March 28 (Bloomberg) -- Zimbabwean security officials are considering deploying soldiers, police and youth militia to intimidate voters ahead of an election this year in a bid to extend President Robert Mugabe’s 33 years in power, two senior members of his party said.
The campaign would focus on rural voters because of the strong urban support for Prime Minister Morgan Tsvangirai and his Movement for Democratic Change, or MDC, said the members of the politburo of Mugabe’s Zimbabwe African National Union-Patriotic Front party, known as Zanu-PF. They declined to be identified because of concern for their safety. Zanu-PF denies that it plans to use violence to sway the vote.
“Violence is institutionalized within Zanu-PF’s repertoire. They know how much they’ve gained and they know they can get away with it,” Susan Booysen, a political analyst with Johannesburg’s University of Witwatersrand, said in an interview from Cape Town today. “All they need to do is keep voters away from the ballot with intimidation, or intimidate them into voting for Zanu-PF to gain a slim upper-hand.”
Mugabe, 89, has ruled Zimbabwe since 1980, when a guerrilla army he led toppled a whites-only government, paving the way for elections brokered by former colonial power, the U.K. He narrowly won a vote in 2000 against the MDC after a campaign said by observers, including those from the European Union to be characterized by violence and electoral irregularities favoring Mugabe’s party.
Three subsequent elections were marred by violence and vote fraud. Tsvangirai, 61, pulled out of a 2008 presidential run-off after saying his followers were being attacked and killed by Mugabe’s supporters. He had garnered the most votes in the first round.
The 15-nation Southern African Development Community forced Mugabe and Tsvangirai to form a coalition government in 2009 and agree to organize new elections to end the political dispute and a decade-long economic recession. As part of the agreement Zanu-PF kept control of the military while the MDC took over economic ministries.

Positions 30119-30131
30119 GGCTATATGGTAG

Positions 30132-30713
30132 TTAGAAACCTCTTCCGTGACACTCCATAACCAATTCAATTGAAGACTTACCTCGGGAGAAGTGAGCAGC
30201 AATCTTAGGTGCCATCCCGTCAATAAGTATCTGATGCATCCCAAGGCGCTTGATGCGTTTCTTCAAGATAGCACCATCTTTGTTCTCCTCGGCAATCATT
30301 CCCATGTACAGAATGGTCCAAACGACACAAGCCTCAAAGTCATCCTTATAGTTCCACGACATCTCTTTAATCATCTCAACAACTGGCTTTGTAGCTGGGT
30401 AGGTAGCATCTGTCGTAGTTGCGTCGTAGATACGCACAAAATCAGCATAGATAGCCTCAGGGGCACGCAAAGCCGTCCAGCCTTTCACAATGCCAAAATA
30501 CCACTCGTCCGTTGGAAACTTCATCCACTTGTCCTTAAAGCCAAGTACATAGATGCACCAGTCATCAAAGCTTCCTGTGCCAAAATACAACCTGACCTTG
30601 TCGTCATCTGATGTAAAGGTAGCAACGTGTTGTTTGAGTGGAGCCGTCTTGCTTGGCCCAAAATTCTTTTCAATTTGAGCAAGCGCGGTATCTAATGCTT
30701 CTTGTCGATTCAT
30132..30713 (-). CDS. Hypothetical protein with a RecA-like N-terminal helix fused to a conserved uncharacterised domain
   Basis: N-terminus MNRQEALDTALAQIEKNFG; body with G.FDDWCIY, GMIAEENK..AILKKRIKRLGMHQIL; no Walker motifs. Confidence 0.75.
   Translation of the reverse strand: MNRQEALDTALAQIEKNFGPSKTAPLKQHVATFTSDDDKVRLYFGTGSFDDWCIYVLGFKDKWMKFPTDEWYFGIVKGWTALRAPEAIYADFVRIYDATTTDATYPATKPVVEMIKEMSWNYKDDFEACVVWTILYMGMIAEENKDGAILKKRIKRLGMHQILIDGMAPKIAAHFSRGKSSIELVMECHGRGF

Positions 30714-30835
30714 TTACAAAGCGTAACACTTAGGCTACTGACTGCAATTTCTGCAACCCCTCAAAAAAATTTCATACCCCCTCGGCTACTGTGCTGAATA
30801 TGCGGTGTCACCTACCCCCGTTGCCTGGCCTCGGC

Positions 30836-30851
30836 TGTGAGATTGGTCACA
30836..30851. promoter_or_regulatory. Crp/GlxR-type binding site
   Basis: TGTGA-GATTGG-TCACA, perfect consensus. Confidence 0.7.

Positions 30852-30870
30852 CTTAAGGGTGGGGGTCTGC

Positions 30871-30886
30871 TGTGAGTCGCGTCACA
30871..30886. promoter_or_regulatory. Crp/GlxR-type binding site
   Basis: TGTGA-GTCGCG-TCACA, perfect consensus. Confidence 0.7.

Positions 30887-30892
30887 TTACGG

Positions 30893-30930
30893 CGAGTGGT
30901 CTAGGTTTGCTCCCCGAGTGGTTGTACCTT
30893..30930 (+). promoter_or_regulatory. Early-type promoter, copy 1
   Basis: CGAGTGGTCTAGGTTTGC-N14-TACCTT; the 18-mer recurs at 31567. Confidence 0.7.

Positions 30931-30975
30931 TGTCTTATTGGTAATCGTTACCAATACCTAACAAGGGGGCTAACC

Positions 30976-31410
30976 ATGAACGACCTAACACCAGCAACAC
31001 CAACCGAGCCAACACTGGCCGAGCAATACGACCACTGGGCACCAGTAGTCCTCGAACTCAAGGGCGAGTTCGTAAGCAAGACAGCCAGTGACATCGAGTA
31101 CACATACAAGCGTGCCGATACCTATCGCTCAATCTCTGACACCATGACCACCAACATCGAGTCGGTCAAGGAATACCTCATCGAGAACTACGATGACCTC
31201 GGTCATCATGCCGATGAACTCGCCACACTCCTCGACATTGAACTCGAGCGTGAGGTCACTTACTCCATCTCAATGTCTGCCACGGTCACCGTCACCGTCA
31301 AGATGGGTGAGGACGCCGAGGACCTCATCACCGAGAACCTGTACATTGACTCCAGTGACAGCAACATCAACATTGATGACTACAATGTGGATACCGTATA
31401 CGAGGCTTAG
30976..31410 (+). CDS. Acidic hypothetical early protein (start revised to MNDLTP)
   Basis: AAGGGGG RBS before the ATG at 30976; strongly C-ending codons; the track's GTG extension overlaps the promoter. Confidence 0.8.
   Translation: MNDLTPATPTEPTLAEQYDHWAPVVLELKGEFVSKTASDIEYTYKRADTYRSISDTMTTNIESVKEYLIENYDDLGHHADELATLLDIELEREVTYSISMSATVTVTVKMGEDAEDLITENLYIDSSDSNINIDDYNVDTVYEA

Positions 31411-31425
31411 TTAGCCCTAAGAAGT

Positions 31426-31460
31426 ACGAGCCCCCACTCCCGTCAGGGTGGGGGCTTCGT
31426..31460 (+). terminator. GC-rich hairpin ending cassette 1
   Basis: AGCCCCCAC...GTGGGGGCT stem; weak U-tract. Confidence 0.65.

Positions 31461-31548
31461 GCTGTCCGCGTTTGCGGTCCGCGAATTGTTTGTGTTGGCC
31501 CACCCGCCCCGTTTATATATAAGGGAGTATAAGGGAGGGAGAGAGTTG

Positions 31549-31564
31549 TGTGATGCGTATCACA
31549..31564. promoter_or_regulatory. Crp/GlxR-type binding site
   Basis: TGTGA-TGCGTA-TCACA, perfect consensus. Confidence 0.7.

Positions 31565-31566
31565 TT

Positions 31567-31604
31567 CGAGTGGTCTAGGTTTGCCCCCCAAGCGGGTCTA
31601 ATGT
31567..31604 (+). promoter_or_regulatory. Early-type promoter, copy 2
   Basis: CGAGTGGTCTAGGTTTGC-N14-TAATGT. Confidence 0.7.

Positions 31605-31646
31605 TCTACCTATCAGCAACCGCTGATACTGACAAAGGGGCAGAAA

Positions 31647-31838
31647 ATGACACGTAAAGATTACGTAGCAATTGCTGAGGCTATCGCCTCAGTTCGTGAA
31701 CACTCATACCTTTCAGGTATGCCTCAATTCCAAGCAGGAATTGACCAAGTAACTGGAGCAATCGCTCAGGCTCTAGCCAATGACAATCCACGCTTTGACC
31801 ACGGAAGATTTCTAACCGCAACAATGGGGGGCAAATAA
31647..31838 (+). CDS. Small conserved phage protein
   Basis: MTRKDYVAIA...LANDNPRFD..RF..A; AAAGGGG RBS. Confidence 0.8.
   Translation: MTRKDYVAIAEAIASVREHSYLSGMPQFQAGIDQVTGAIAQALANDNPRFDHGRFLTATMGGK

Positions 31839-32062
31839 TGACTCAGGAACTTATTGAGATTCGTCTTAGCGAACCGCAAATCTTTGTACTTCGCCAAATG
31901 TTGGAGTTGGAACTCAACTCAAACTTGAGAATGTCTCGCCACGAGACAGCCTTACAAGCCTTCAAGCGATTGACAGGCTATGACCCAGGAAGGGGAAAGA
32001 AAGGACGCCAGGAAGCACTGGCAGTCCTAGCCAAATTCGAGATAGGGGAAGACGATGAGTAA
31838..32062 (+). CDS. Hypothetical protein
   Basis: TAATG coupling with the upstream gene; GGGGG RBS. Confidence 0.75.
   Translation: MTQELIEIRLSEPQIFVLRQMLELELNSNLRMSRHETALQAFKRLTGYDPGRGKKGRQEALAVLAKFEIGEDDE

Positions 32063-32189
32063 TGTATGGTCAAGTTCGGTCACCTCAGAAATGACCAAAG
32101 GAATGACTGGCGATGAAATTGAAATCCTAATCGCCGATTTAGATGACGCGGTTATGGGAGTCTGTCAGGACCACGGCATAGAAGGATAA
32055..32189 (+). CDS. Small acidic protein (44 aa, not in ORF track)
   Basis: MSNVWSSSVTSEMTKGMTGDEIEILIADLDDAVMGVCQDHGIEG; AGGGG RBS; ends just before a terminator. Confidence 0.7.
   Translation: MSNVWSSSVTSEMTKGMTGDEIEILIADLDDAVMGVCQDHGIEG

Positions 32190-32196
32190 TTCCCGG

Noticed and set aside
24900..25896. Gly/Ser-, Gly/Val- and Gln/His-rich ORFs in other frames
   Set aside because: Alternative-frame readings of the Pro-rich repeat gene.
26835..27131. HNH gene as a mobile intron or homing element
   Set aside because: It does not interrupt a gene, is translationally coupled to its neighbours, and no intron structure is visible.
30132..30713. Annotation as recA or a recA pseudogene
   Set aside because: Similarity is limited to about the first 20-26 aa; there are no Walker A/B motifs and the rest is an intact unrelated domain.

Military officials and a number of cabinet ministers are concerned that should Mugabe and his party lose elections, they may face charges over human-rights violations related to violent election campaigns as well as being made to account for corruption, the officials said.
Zimbabwe’s Treasury has questioned transactions in a program of forcing foreign businesses including Impala Platinum Holdings Ltd. to cede stakes to the government’s National Indigenization and Economic Empowerment Board and black Zimbabweans as well as diamond mining on the eastern Marange field, from which it says it gets no benefit. New York-based Human Rights Watch is among rights groups that have accused the military of involvement in gem extraction and smuggling.
Zimbabwe has the world’s second-biggest platinum and chrome reserves after South Africa as well as deposits of gold and coal. Companies including Rio Tinto Plc, Anglo American Platinum Ltd., Barclays Plc and Standard Chartered Plc operate in the country.
Police and other security agencies may also step up arrests and harassment of opposition figures and civil rights activists ahead of the election so that the European Union doesn’t further ease sanctions on the country’s leaders, the officials said. Those sanctions are used as a pretext for banning foreign election observers. The EU this week lifted sanctions on some Zimbabwean officials while leaving them intact on key allies of Mugabe.
Mugabe and his generals haven’t been removed from the EU sanctions list, according to EU documents.
Zimbabwe’s army generals have twice been summoned to South Africa, a member of SADC, in the past two months and warned by the government and military there to keep soldiers in their barracks before the elections, the party officials said. Those warnings may be disregarded as the generals feel there is little South Africa can practically do to intervene, they said.
Zanu-PF will abide by SADC’s wishes for a peaceful ballot, Rugare Gumbo, a spokesman for the party, said in a telephone interview March 26.
In January Mugabe agreed to a vote on a new constitution, which was held on March 16, and said there would be elections later this year. The new constitution is key step in the agreement negotiated by SADC toward fresh elections.
The role of the military “is always a worrying concern in the political arena, where the MDC believes they have no place,” Douglas Mwonzora, a spokesman for Tsvangirai’s party, said in an interview yesterday. “Its a major concern, as is the resurgence of violence.”
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